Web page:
Rick Owens: Sometimes people ask me if I miss LA. I never think about it. I know I’ll go back one day, even if I haven’t set foot there for six years. There are so many other places to go. Anyway, what I do I can do anywhere. Why Paris? It’s not even because I love this town, it’s just more practical for me. I’m not very sentimental. I think I could live anywhere, as long as I can buy something to eat.
Lise Sarfati: Isn’t that a pose? For an American, it’s so elegant to live in Paris.
Rick Owens: I don’t know. What I do know is that my situation is slightly perverse and I love it – someone like me living in the heart of the seventh arrondissement! It’s funny; that makes me happy. But on the other hand, since I don’t speak French, I’m very comfortable with being a foreigner. Paris is a very beautiful, and, to my eyes, terribly exotic city.
Lise Sarfati: Does that disjunct energize your work in a new way ?
Rick Owens: I think it leads me to be more open to artifice than in the past, even though I’ve always been a great admirer of that form of European refinement.
Lise Sarfati: By “artifice,” do you mean more sophisticated ?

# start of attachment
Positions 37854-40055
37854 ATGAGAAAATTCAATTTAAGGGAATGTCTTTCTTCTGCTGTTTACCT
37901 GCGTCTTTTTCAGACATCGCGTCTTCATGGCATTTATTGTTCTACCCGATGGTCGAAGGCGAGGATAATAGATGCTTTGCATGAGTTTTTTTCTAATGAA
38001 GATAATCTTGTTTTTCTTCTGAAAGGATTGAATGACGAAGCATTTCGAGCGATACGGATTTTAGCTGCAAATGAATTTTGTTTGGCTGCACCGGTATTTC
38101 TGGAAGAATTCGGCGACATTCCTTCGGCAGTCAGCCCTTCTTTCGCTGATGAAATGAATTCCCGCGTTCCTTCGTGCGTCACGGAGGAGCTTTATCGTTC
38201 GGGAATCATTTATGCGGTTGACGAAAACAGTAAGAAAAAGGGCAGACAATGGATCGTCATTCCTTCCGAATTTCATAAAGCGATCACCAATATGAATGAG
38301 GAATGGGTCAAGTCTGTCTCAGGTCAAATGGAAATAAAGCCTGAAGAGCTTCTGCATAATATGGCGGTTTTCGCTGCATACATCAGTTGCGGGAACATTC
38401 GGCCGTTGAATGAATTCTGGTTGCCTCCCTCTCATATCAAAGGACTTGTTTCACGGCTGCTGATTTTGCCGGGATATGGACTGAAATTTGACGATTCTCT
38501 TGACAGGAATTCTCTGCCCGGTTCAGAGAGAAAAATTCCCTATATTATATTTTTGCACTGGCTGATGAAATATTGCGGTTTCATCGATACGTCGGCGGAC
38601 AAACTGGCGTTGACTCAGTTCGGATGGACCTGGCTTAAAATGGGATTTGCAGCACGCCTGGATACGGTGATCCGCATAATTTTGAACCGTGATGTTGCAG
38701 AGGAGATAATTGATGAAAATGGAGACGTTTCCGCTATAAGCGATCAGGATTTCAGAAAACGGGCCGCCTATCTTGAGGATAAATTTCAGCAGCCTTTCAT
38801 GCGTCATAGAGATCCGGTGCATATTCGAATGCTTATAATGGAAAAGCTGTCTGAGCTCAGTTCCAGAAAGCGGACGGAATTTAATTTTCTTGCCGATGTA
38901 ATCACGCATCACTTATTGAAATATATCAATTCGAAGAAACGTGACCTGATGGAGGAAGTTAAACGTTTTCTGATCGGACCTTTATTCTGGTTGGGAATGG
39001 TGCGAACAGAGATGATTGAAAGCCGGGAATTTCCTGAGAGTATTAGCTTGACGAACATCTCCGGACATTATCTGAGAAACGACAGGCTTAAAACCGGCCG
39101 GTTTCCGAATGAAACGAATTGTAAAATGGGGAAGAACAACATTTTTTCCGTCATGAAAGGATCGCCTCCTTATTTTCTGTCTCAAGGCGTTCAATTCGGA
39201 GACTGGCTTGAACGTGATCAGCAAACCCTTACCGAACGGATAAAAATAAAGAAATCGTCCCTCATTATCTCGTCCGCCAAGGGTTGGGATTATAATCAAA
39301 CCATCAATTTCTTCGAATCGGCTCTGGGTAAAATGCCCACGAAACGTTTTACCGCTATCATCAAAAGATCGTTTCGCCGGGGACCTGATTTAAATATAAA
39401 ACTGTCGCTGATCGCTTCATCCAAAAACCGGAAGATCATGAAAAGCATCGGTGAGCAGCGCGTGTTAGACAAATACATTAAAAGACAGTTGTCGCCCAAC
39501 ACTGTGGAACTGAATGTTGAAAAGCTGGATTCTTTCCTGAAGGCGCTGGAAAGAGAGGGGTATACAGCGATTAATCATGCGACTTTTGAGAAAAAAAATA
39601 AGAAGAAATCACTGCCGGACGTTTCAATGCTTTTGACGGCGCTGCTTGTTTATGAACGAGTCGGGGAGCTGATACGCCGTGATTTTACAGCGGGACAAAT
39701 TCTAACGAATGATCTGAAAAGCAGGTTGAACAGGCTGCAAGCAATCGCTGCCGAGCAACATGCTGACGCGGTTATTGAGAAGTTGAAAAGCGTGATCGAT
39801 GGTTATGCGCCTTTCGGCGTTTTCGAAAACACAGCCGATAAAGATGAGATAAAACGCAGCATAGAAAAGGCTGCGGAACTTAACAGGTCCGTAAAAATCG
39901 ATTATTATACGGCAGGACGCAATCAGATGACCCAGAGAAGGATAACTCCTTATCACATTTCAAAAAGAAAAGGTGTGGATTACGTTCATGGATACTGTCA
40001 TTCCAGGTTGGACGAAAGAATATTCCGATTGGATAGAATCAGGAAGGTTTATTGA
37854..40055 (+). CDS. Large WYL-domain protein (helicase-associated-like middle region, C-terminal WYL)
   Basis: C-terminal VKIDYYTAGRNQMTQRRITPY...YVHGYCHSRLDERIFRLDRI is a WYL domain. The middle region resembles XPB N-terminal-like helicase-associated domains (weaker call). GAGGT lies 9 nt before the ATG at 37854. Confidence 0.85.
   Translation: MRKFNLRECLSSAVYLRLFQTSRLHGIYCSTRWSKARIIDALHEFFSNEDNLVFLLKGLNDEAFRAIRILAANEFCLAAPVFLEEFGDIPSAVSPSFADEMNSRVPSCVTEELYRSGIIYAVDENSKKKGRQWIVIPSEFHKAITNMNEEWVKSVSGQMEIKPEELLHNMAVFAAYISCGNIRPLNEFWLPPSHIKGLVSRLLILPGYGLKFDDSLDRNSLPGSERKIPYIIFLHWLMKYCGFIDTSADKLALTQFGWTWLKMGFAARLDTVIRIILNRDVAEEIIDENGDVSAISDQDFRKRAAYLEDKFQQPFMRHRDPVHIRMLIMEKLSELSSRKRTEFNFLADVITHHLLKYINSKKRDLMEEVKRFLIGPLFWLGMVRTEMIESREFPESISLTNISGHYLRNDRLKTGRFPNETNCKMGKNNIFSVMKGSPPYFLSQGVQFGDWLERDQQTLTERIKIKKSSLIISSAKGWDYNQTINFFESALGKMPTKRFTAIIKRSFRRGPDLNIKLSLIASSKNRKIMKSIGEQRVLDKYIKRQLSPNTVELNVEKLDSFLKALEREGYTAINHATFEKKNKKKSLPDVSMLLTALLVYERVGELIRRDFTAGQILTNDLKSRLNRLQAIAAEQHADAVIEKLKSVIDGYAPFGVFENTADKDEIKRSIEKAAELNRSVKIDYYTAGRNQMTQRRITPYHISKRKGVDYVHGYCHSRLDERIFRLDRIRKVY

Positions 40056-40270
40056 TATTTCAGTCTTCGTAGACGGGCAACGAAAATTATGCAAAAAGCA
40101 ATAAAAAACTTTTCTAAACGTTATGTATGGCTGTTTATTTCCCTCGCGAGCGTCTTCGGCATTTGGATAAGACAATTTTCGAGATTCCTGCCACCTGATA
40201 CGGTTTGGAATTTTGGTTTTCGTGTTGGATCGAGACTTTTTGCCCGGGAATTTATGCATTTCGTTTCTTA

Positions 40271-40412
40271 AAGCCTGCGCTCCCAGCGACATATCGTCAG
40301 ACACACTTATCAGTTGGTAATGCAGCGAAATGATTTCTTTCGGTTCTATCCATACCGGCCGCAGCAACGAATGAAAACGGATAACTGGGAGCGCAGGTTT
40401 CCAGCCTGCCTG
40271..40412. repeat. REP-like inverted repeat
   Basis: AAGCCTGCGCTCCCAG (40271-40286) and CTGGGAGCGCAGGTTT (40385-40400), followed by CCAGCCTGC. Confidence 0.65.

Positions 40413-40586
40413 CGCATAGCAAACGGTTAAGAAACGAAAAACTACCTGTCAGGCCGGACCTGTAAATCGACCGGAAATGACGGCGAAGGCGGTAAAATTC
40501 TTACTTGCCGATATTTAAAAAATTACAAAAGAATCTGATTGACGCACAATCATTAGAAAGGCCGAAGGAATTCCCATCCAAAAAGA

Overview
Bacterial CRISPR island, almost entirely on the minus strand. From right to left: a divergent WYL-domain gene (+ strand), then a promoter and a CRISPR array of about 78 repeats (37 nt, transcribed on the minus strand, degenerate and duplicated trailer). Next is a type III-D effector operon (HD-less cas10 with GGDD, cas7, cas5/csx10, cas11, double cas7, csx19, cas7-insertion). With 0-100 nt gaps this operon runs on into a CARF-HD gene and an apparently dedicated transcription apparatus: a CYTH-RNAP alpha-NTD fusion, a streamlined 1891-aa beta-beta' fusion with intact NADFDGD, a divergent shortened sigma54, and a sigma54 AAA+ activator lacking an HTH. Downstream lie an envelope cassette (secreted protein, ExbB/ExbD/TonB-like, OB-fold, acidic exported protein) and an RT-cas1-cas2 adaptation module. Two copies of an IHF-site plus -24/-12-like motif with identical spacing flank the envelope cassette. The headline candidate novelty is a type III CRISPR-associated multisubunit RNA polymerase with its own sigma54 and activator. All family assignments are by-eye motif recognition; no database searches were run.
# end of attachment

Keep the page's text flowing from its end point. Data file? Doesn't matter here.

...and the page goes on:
Rick Owens: That in particular. Take the example of pastry. In Austin, all they have is doughnuts. In Paris, downstairs from where I live, there’s a whole window-full of incredible sweets – a layer of this, a layer of that and then another layer on top of that. It’s more than sophistication. It’s overdeveloped, exaggerated and extreme. Decadent, in a sense, because it’s absolutely unnecessary. That must have had some influence on my design work.
Lise Sarfati: Why the word “decadent” ?
Rick Owens: Because French culture has to survive, but it doesn’t have time. And since most people are running around all the time, they focus on these little cakes, putting on a layer of cream in one place and a layer of whipped cream in another. When a culture has had the time, the money and the peace required, it has invented elaborate things.